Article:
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The strong-ribb'd bark through liquid mountains cut,
Like Perseus' horse: Where's then the saucy boat,
And flies fled under shade, why, then the thing of
As roused with rage, with rage doth sympathise,
Determinations of Anger.
What to ourselves in passion we propose,
O place! O form!
How often dost thou with thy case, thy habit,
What valour were it, when a cur doth grin,
Self-praise no commendation.
The worthiness of praise distains his worth,
If that the praised himself bring the praise forth:
That breath fame follows; that praise, sole pure, transcends. §
*The gad-fly that stings cattle.
It is said of the tiger, that in storms and high winds he rages and roars most furiously.
§ Prov. xxvii. 2.
Dreams, indeed, are ambition; for the very substance of the ambitious is merely the shadow of a dream. And I hold ambition of so airy and light a quality, that it is but a shadow's shadow.
A gibing spirit,
Whose influence is begot of that loose grace,
He that can endure
To follow with allegiance a fallen lord,
Does conquer him that did his master conquer,
Danger of exaltation.
Lie in the interpretation of the time;
Can counsel, and speak comfort to that grief,
To be so moral, when he shall endure
There was never yet philosopher,
That could endure the toothache patiently;
* That is, exaltation, by exciting envy, often is the grave of power,
and sinks fame in oblivion.
However, they have writ the style of gods,*
Thou dost conspire against thy friend,
If thou but think'st him wrong'd, and mak'st his ear A stranger to thy thoughts.
It is the curse of kings to be attended
By slaves, that take their humours for a warrant;— And, on the winking of authority,
To understand a law; to know the meaning
Of dangerous majesty, when, perchance, it frowns
Who buys a minute's mirth, to wail a week?
For one sweet grape, who will the vine destroy?
Would with the sceptre straight be strucken down?
Authority, though it err like others,
Hath yet a kind of medicine in itself,
That skins the vice o' the top.
Mouldeth goblins swift as frenzy thoughts.
To be possess'd with double pomp,
* The style of gods, means, an exalted language; such as we may suppose would be written by beings superior to human calamities, and therefore regarding them with neglect and coldness.
Unto the rainbow, or with taper-light
To seek the beauteous eye of heaven to garnish,
The king is but a man, as I am: the violet smells to him, as it doth to me; the element shows to him, as it doth to me; all his senses have but human conditions:* his ceremonies laid by, in his nakedness he appears but a man; and though his affections are higher mounted than ours, yet, when they stoop, they stoop with the like wing. 20-iv. 1.
Men often blind to their faults.
Men's faults do seldom to themselves appear,
God's vengeance on the wicked.
There is no king, be his cause never so spotless, if it come to the arbitrement of swords, can try it out with all unspotted soldiers. Some, peradventure, have on them the guilt of premeditated and contrived murder; some of beguiling virgins with the broken seal of perjury; some, making the wars their bulwark, that have before gored the gentle bosom of peace with pillage and robbery. Now, if these men have defeated the law, and outrun native punishment, though they can outstrip men, they have no wings to fly from God:t war is his beadle, war is his vengeance; so that here men are punished, for beforebreach of the king's laws, in now the king's quarrel : where they feared the death, they have borne life away; and, where they would be safe, they perish.‡ Then, if they die unprovided, no more is the king guilty of their damnation, than he was before guilty of those impieties for the which they are now visited. Every subject's duty is the king's; but every subject's soul is his own. 20-iv. 1.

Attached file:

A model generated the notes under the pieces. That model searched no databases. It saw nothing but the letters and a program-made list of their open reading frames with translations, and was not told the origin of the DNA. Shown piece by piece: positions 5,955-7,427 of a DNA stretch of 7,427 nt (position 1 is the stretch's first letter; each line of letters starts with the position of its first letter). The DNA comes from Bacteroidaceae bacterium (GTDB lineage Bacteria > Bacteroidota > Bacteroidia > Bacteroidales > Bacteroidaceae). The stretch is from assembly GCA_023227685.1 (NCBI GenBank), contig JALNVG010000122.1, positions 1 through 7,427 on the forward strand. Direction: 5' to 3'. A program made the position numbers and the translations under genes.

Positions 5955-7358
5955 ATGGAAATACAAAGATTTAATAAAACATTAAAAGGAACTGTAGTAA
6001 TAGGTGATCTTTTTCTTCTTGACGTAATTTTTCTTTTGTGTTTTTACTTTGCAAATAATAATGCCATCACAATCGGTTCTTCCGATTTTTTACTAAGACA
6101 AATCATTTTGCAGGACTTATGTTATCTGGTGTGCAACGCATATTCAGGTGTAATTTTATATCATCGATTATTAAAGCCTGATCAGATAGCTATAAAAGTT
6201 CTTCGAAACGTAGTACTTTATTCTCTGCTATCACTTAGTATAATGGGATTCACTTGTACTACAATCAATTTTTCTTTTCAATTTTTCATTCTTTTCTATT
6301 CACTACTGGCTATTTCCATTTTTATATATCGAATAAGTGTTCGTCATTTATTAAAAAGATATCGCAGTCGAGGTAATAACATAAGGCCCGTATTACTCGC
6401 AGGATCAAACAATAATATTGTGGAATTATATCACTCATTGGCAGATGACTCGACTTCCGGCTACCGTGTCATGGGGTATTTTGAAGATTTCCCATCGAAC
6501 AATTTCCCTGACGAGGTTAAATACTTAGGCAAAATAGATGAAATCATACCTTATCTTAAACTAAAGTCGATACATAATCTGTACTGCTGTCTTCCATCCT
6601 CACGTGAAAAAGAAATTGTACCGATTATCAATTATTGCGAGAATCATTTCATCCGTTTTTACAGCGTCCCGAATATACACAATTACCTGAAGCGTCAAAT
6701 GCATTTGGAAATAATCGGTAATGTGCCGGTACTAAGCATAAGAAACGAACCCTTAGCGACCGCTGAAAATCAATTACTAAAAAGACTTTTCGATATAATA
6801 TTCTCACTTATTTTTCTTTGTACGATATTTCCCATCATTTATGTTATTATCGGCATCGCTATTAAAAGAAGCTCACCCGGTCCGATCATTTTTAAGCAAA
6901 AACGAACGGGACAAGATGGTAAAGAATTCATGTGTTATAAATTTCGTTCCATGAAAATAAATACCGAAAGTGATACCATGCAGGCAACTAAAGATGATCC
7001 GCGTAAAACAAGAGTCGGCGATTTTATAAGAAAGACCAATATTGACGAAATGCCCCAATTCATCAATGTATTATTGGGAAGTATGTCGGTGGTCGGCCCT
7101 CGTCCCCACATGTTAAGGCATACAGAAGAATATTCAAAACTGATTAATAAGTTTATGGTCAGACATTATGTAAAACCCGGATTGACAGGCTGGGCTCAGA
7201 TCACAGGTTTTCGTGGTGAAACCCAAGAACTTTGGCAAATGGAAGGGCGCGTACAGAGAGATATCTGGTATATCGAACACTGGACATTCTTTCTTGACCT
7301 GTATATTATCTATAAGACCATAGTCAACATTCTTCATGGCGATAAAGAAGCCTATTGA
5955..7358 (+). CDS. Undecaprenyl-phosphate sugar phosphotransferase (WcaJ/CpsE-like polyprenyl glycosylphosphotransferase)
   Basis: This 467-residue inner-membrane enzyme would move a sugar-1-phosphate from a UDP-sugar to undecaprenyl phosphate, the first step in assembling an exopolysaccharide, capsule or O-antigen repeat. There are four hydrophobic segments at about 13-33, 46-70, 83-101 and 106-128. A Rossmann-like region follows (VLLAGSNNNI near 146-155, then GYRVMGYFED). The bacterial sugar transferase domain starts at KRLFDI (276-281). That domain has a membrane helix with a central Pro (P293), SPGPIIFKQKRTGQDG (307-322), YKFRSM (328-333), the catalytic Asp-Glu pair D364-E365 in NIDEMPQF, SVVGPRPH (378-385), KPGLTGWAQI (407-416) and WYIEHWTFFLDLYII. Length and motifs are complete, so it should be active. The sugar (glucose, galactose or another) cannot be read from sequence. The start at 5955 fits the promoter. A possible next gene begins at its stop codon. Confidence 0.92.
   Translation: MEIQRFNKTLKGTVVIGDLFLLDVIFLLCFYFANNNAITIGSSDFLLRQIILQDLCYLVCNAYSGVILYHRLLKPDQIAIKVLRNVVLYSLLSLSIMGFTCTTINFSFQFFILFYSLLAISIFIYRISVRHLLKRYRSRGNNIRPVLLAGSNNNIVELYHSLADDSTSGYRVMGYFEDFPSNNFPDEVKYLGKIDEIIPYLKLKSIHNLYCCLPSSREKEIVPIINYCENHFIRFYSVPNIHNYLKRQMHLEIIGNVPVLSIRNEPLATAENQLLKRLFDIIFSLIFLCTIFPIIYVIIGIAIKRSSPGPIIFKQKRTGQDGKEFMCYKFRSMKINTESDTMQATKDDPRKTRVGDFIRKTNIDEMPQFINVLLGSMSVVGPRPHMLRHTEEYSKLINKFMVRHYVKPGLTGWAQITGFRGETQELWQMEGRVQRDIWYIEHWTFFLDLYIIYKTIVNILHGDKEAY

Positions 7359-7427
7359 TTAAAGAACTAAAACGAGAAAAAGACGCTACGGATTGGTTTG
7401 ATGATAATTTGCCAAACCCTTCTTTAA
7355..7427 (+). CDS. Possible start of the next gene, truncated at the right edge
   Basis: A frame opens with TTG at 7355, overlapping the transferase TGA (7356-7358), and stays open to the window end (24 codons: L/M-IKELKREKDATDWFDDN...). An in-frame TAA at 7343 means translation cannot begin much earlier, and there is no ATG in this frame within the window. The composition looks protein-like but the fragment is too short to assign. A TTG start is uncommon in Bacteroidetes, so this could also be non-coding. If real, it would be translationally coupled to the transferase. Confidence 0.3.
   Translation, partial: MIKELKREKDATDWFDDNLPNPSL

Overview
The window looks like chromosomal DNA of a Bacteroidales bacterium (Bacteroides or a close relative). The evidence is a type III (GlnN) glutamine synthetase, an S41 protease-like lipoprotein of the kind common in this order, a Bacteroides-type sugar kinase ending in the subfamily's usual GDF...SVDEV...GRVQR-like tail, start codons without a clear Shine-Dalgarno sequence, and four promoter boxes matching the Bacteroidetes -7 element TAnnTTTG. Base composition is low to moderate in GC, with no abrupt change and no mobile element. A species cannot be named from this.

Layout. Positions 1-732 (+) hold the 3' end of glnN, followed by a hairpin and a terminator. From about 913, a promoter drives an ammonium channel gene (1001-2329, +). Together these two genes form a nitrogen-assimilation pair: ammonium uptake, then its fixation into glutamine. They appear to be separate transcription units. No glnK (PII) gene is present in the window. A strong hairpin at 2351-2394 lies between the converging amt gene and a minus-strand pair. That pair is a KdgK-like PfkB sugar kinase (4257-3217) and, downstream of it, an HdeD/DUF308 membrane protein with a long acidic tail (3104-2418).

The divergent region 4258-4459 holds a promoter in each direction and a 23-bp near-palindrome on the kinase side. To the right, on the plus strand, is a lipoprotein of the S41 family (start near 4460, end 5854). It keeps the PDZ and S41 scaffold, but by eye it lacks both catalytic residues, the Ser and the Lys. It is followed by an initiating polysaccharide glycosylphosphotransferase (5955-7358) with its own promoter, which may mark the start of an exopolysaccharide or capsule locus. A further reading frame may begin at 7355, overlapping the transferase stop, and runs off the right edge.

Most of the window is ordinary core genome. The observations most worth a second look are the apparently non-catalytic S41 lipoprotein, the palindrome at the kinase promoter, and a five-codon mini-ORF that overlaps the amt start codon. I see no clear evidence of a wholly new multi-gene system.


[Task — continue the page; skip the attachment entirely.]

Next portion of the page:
† Isa. x. &c., that is, punishment in their native country. Matt. x. 39, and xvi. 25.
Man different only in exterior.
Though mean and mighty, rotting
Together, have one dust; yet reverence*
(That angel of the world) doth make distinction Of place 'tween high and low.
Kings, and mightiest potentates, must die;
Unwelcome news, thankless.
The first bringer of unwelcome news
As well the fear of harm, as harm apparent,
Nothing can we call our own, but death;
Which serves as paste and cover to our bones.
Conflict of Grace.
The flesh being proud, Desire doth fight with Grace, For there it revels, and when that decays,
The guilty rebel for remission prays.
The ample proposition, that hope makes
In all designs begun on earth below,
Fails in the promised largeness: checks and disasters
As knots, by the conflux of meeting sap,
* Reverence, or due regard to subordination, is the power that keeps peace and order in the world.